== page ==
A trend in compliance, too, may hurt prospects for Chinese economic growth. Analysts suggest that with China’s economic growth slowing, we can expect to see a crackdown on corruption. Despite levels of corruption higher than India, Chinese crackdowns will be primarily directed at foreign companies. According to a publication by Frontier Strategy Group, 64 percent of the 500,000 corruption investigations in China between 2000 and 2009 involved foreign companies. Foreign investors, then, may have reason to think twice about entering a market eager to make an example of them to justify their authoritarian control of the political and economic system.
China’s proclivity to stimulate regional political tensions, too, adversely impacts the entire region’s economy. Asian territorial disputes and the escalating rhetoric between China and Japan threaten regional stability and dampen regional trade, causing companies to fall short of their profit potential.
Brazil suffers from a precarious mix of issues also affecting Turkey and China. Like Turkey, Brazil’s political situation is tenuous. Like Turkey, Brazil is entering an election year amidst a population wary of the billions of dollars being poured into the 2014 World Cup and the 2016 Olympics while government services remain inadequate. The Brazilian population’s proclivity to protest was demonstrated this summer, and with the 2014 World Cup just ahead of the presidential race, investors can expect to witness some major demonstrations. As a precaution, the National Security Force has already planned to deploy about 10,000 riot troops in the 12 cities hosting World Cup games in early to mid-June.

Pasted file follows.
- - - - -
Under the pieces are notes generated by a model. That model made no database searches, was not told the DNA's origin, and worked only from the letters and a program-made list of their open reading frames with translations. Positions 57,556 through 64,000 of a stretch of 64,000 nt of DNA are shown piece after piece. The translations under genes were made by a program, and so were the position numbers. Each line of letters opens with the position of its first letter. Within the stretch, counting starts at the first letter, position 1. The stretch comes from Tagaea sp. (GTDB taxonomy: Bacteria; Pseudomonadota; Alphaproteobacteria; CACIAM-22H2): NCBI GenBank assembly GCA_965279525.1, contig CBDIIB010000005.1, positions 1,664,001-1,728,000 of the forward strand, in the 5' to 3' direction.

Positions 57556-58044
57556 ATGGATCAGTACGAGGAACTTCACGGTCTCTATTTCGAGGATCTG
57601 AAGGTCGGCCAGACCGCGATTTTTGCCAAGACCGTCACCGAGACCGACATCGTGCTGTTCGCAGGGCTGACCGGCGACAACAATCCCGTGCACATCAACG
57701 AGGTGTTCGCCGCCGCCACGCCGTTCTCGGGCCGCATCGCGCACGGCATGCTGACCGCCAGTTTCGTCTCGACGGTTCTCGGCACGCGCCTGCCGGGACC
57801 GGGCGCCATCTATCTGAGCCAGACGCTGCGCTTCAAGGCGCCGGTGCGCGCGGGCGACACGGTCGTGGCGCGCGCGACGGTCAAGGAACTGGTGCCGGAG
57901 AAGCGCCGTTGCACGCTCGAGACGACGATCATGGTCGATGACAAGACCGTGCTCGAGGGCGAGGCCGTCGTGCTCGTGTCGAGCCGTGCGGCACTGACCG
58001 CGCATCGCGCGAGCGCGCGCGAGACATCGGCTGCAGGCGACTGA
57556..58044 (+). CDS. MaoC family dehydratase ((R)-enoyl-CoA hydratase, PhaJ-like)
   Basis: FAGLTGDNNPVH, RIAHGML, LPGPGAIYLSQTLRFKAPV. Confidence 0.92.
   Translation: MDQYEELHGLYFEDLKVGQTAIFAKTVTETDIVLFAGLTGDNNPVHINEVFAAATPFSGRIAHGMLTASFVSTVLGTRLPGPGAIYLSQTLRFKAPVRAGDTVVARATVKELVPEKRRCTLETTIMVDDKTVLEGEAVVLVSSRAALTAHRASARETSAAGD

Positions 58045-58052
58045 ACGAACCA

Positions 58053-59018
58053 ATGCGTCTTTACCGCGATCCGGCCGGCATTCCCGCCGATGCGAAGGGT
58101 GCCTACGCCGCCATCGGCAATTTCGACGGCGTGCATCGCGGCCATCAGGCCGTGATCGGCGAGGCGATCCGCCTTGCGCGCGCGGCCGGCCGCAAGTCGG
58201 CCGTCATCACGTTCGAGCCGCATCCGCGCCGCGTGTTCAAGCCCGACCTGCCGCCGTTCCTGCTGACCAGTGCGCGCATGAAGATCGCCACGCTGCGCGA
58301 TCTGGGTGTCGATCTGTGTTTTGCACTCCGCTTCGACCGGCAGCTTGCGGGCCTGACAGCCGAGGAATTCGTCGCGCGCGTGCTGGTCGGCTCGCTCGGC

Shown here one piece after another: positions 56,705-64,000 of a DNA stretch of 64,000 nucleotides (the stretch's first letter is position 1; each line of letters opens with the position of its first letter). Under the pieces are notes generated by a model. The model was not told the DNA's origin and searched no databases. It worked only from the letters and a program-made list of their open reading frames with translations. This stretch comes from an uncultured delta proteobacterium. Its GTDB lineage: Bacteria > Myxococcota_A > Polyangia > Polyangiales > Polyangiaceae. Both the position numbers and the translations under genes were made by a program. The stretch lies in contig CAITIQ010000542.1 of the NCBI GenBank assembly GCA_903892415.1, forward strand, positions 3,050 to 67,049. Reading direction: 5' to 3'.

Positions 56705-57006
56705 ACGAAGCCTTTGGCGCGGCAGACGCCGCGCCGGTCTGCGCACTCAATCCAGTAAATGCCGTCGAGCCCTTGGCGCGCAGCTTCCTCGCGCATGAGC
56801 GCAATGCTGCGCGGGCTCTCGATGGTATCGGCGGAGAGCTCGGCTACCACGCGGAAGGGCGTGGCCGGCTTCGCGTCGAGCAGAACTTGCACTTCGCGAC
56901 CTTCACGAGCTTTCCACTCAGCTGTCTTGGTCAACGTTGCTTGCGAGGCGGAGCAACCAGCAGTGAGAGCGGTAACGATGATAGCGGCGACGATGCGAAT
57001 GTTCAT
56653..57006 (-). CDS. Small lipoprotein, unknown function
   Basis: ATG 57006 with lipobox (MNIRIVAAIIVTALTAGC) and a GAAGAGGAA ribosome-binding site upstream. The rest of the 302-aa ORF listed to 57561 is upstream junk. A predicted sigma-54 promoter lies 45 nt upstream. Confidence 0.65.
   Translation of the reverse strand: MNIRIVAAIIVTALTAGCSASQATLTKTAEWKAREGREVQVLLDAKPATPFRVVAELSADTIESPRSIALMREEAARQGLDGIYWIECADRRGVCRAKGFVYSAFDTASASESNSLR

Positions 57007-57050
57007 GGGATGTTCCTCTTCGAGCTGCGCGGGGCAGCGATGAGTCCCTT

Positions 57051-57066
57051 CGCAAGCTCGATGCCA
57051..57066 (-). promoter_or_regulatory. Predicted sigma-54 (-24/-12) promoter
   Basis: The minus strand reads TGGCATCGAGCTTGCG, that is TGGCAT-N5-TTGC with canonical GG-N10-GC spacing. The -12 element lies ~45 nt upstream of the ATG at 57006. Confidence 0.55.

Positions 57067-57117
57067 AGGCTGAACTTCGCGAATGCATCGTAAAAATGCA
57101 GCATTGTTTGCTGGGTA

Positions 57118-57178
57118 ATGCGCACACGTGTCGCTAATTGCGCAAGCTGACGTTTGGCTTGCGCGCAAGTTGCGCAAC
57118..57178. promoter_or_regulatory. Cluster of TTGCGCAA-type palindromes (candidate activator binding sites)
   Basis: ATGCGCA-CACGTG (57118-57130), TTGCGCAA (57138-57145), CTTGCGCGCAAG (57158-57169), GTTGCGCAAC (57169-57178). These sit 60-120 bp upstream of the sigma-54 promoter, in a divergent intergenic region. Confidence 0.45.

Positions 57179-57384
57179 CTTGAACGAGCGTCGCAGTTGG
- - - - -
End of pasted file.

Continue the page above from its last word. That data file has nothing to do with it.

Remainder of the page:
Like China, analysts expect 2014 to feature a compliance crackdown as the government tries to make an example of foreign companies to deflect domestic criticism and stir up populist support. If Brazil’s government were ever in need of populist support, this would be the year, and what better way to deflect anger than to blame foreign companies.
However, as Kenneth Rapoza notes, most of Brazil’s risk has to do with greater government involvement in the economy. Taxation on investment, and monetary policy related to the foreign exchange rate, make Brazil less agreeable to investment in the coming year.
Elections are making it difficult for governments in emerging countries to attract and maintain investment. The pressure to appeal to domestic populations complicates the implementation of policies more amenable to foreign investment this year. As various governments including Turkey and Brazil attempt to shore up support at home, expect the investment opportunities of yesteryear to fall off, making these countries especially vulnerable to a sudden withdrawal of FDI.